So away we go in the Demio, headlights stabbing the darkness as we seek out the potholes. The ruts are fearsome enough to break a shock absorber or eat a tyre, so I am doing a lot of dodging. Initially adopting the sensible power-off-stab-the-brakes-twirl-the-tiller-power-on technique of the novice, the sharpness and responsiveness of the car soon has me dancing around the holes under full power. The nose does not wash wide, grip is ample. Body roll is there but not to alarming levels: comfort has to be maintained as well as handling. The linearity of the acceleration, the soft damping of the primary controls and the subdued thumps that reach me when one or two potholes get the better of my targeting abilities is distinctly European; if anything, it reminds me of the entry-level Jaguar XE saloon, which is high praise for a little Japanese runabout. The drive only lasts for 20 minutes, but 20 is all I need to be convinced that the Demio is still the connoisseur’s weapon of choice if you want a city-bound daily driver that will not bore the hell out of you.
THE BORING STUFF
The engine in the DE is a 1.5 litre MZR four-cylinder, which is the top-of-the-range power unit in the lineup. Very smooth and quiet in the usual Mazda way, it does not lack for torque and is good for 111hp. This is the same engine I had in my DY, and while the smaller units may be more economical for really dedicated traffic-intensive deployment, what you really need is the 1.5. It will still return the desired economy figures, it is urgent when need be and it can hold its own out on the open road without having to mash the firewall to keep up with more powerful transportation.
As stated earlier, the gearbox is a 5-speed auto, again ideal for city use. I can say with some confidence that the 5-speed manual would be more engaging for the adventurous types, but the autobox is in no way a letdown. It holds on to gears longer, preventing hunting, and it shifts without any jerks or surges.
The front-drive platform is fairly obvious; but less obvious is the absence of an AWD version. Does this car really need an AWD? Hardly; 111hp is not enough to compromise drivability. The tyres can, and will ,break traction when launched mercilessly but only briefly so before grip is regained and tractability resumes.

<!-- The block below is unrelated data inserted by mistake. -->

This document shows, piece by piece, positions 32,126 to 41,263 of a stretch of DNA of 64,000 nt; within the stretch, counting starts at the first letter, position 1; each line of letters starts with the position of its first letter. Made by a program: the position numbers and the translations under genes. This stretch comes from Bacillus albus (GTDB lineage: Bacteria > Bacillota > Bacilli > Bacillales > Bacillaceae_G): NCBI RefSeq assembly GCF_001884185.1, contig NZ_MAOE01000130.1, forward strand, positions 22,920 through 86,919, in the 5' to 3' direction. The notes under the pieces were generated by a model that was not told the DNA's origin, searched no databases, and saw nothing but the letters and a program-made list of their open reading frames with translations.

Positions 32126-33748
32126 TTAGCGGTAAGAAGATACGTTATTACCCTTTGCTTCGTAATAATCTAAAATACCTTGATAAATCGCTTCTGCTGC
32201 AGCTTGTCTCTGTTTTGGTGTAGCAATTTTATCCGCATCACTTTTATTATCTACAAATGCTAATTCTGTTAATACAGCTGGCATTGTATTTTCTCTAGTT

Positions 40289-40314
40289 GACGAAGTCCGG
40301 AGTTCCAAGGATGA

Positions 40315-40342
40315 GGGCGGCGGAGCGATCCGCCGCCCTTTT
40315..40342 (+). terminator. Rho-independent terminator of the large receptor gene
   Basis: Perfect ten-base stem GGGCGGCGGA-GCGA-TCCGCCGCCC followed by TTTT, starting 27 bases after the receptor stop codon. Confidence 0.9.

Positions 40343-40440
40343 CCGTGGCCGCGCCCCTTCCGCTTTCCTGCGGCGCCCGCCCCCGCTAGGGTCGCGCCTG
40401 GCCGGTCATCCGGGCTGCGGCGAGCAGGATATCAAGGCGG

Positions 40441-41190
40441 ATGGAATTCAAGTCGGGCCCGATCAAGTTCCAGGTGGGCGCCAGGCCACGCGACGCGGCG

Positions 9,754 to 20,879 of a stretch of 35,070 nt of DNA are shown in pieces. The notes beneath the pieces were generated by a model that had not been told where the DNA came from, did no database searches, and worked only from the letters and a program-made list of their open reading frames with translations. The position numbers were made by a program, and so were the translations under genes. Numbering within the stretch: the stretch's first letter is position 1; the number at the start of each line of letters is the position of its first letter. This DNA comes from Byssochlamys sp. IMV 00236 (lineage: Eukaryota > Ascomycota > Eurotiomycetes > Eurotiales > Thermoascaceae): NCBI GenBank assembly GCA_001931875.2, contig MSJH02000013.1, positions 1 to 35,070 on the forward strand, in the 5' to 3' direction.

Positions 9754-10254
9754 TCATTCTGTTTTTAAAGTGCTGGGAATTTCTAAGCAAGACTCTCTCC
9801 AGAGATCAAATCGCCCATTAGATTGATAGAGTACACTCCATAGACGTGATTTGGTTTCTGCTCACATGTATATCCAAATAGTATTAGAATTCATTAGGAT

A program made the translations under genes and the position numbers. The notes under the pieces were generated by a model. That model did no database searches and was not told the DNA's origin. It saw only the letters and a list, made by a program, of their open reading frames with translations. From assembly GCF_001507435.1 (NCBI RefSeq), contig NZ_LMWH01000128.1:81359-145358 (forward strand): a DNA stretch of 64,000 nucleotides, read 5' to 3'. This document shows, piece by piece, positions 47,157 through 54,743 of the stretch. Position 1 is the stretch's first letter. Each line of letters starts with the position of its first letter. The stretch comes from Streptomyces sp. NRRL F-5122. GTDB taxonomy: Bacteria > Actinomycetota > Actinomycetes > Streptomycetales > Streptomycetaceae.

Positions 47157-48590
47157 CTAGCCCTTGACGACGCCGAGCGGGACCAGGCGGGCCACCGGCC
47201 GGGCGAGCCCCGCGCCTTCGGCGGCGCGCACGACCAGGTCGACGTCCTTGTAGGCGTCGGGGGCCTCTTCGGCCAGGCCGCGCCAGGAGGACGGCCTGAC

Local dealers are selling six or seven-year old sub-100k units at about Sh700,000, which is a lot. You’d probably rather bring one from Japan yourself and pay less, say roughly half a million if you are lucky. For this outlay you get a sweet little hatchback that you will have a hard time parting with, but in case you do, the resale value will be a concern. The misplaced belief that Mazdas have rare and costly spares means the used-car market is not strong. The car is quickly catching on, though, as more people discover what a gem it really is.
The upturn in desirability means at one point the demand will go up ever so slightly, increasing used prices before coming down again once the market is flooded with them. This is no Toyota: buy it because you want it; don’t buy it in the hopes of recovering your money three years down the line.
Would I buy one? Certainly.
First up is the Vitz, which is the benchmark car for this segment. Being a Toyota, it is not only a cliché but is also the butt of many jokes. An alternative would be the European Volkswagen Polo, which has now entered production in Kenya. For double the Demio’s used asking price, one can avail oneself of a brand new Polo. Fellow Japanese rivals are the Mitsubishi Colt, which is a fairly boring car unless you opt for the fire-breathing and unsubtle Ralliart version. Nissan has the Note, which comes nowhere near the Demio’s beauty, refinement and handling. Another Toyota alternative is the Passo. Of this lineup, I’d say only the Polo rivals the Demio outright.